EN 1149: Electrostatic properties of protective cloth
In the 1149 series, there is also an EN 1149-2 (measurement of the electrical resistance through a material; the vertical resistance) which is used as a test method in EN ISO 11611 (welders clothing) and which is also mentioned in Annex H of EN 469:2005. A full garment test is under development and will be issued as EN 1149-4.
Protective clothing – electrostatic properties.
BS EN 1149-5 is part of a series of standards for test methods and requirements for electrostatic properties of protective clothing.
BS EN 1149-5 specifies material and design requirements for electrostatic dissipative protective clothing. It covers clothing used as part of a total earthed system, to avoid incendiary discharges.
The requirements may not be sufficient in oxygen enriched flammable atmospheres. This standard does not apply to protection against mains voltages.
Anti-static fabrics are used in environments where there is a risk of explosion (ATEX environments).
Annex II, art. 2.3. of the ATEX directive 99/92/CE concerning the protection of workers likely to be exposed to the risk of explosive atmospheres says: “Workers must be provided with appropriate working clothing consisting of materials which do not give rise to electrical discharges that can ignite explosive atmospheres”.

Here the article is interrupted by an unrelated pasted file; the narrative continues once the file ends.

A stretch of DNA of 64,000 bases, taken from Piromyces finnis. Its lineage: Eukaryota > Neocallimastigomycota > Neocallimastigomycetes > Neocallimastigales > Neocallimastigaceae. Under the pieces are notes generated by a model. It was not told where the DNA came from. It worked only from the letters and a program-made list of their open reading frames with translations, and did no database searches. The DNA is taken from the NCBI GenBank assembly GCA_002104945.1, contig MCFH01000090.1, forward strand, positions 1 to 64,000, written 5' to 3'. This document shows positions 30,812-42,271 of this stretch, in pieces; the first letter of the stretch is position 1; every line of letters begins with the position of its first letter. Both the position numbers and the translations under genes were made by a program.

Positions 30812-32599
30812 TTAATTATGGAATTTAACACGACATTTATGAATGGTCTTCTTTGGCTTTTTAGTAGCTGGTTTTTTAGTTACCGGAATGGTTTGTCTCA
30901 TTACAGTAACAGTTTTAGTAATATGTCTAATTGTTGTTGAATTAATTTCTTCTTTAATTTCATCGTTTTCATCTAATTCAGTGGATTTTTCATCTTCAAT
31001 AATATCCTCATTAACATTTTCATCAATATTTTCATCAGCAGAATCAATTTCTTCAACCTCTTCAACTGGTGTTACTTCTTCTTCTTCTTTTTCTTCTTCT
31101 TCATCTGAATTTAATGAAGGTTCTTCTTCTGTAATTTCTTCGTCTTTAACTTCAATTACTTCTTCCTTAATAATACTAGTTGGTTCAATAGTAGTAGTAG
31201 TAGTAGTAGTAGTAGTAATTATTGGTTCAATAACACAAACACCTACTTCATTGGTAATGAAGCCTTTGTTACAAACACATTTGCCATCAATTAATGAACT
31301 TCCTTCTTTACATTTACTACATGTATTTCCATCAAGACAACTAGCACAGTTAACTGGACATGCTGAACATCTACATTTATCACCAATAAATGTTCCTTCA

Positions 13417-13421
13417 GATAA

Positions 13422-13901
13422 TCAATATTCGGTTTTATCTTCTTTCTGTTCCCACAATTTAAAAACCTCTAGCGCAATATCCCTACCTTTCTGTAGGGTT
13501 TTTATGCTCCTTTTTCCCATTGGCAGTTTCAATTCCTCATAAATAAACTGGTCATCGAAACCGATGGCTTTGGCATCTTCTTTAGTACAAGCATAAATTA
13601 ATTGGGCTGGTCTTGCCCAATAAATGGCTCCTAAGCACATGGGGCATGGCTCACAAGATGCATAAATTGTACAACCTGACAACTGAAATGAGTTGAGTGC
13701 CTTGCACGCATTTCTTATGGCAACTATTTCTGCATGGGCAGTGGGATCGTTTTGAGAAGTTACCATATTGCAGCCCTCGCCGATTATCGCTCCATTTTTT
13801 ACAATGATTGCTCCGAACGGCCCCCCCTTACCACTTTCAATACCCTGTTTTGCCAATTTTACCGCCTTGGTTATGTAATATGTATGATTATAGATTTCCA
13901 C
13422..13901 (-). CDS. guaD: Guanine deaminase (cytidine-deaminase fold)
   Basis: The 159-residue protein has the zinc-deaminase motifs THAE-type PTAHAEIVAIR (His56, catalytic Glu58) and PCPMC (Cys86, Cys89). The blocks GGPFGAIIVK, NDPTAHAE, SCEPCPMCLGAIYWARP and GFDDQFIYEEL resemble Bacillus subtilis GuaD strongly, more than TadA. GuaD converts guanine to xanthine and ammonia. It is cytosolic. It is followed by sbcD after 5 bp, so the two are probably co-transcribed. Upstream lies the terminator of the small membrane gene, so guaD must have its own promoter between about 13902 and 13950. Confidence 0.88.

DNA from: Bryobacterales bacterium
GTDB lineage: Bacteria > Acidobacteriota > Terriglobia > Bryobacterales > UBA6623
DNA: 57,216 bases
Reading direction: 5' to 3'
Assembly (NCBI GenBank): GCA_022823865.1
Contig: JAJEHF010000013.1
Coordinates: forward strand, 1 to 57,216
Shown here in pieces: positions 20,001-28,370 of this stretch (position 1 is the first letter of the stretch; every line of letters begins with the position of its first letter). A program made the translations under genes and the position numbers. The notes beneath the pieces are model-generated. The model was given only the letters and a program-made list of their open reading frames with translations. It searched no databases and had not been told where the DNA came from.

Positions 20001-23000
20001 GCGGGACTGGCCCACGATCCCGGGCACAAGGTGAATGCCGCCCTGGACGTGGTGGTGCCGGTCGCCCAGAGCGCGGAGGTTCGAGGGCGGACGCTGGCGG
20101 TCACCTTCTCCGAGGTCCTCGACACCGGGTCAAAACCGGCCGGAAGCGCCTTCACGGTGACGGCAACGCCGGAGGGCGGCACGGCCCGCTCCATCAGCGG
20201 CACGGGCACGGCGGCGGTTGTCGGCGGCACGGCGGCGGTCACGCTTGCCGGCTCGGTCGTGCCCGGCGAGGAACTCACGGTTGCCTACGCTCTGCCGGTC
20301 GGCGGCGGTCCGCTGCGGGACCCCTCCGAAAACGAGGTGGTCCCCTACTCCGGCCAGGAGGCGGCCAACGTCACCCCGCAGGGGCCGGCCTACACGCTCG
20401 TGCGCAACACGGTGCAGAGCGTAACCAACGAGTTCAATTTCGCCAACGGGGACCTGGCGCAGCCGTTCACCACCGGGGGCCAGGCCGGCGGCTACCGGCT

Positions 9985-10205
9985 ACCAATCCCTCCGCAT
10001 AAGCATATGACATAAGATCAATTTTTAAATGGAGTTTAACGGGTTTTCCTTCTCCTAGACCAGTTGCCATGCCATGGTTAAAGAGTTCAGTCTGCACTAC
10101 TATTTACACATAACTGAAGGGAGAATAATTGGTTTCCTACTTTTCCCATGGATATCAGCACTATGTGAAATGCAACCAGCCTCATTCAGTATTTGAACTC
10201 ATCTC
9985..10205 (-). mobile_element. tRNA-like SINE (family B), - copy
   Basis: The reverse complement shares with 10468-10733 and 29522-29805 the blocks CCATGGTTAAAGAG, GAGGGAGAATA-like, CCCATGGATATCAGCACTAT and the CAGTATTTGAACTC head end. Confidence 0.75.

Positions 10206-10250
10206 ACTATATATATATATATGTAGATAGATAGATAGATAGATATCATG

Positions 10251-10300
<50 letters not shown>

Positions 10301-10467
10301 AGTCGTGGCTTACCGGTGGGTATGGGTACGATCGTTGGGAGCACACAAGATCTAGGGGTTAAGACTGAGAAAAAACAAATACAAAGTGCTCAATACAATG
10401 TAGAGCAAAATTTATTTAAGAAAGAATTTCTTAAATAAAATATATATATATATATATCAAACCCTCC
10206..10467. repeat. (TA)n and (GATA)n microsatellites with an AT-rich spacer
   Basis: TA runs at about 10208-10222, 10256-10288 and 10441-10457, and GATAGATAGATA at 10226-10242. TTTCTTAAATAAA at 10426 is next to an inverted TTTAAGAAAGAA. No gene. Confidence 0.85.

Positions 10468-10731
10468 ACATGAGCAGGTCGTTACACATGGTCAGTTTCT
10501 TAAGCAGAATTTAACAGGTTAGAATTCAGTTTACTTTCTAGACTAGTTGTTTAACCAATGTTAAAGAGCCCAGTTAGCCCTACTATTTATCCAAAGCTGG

Under the scope of the PPE manufacturers Directive 89/686/Ce a series of protective clothing standards have been developed relating to electrostatic properties:
EN 1149-5:2008 – Performance requirements
Anti-static PPE are certified to EN 1149-5 as this standard covers the performance requirements and refers tot the choice of 2 different test methods (EN 1149-1 or EN 1149-3)
EN 1149-1:2006 – Measurements of surface resistivity
This test method is most appropriate for materials for which the electrostatic dissipative behavior is based on surface conductivity (for instance containing surface conductive yarns or a homogenous conductive outside PVC coating layer). This method is not appropriate for core conductive fibres.
EN 1149-3:2004 – Test methods for measurement of charge decay
This test method is referenced for materials for which the electrostatic dissipative behavior is based on core conducting fibres but can also be used for surface conducting materials.
Conductive threads are usually manufactured for anti-static, electromagnetic shielding, intelligent textiles, wearable technology, data transfer and heating purposes. Most threads are metalized with an alloy of various metals, which can include silver, copper, tin and nickel. The core is normally cotton or polyester.
Conductive threads are uninsulated and sewing them tightly to metal usually makes for a good connection, though this connection tends to loosen over time where movement occurs. One way of avoiding this is to include a squishy material, such as stretch conductive fabric underneath the stitches, or a non-conductive material, so long as it does not obstruct the electrical connection.